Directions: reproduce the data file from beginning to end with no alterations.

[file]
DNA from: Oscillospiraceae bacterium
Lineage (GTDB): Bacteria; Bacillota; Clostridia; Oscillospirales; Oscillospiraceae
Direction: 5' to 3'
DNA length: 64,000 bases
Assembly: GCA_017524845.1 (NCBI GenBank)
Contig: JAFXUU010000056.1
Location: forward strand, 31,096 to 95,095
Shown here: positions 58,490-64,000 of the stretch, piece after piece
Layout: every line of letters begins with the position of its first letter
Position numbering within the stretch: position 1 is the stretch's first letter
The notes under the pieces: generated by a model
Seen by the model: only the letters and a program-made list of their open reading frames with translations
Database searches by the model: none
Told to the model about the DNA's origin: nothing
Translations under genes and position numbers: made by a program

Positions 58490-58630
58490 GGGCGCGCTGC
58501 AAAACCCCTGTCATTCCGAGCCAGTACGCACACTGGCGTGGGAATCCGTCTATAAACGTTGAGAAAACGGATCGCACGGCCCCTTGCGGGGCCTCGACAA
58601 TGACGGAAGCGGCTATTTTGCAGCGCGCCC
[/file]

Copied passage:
DNA from: Oscillospiraceae bacterium
Lineage (GTDB): Bacteria; Bacillota; Clostridia; Oscillospirales; Oscillospiraceae
Direction: 5' to 3'
DNA length: 64,000 bases
Assembly: GCA_017524845.1 (NCBI GenBank)
Contig: JAFXUU010000056.1
Location: forward strand, 31,096 to 95,095
Shown here: positions 58,490-64,000 of the stretch, piece after piece
Layout: every line of letters begins with the position of its first letter
Position numbering within the stretch: position 1 is the stretch's first letter
The notes under the pieces: generated by a model
Seen by the model: only the letters and a program-made list of their open reading frames with translations
Database searches by the model: none
Told to the model about the DNA's origin: nothing
Translations under genes and position numbers: made by a program

Positions 58490-58630
58490 GGGCGCGCTGC
58501 AAAACCCCTGTCATTCCGAGCCAGTACGCACACTGGCGTGGGAATCCGTCTATAAACGTTGAGAAAACGGATCGCACGGCCCCTTGCGGGGCCTCGACAA
58601 TGACGGAAGCGGCTATTTTGCAGCGCGCCC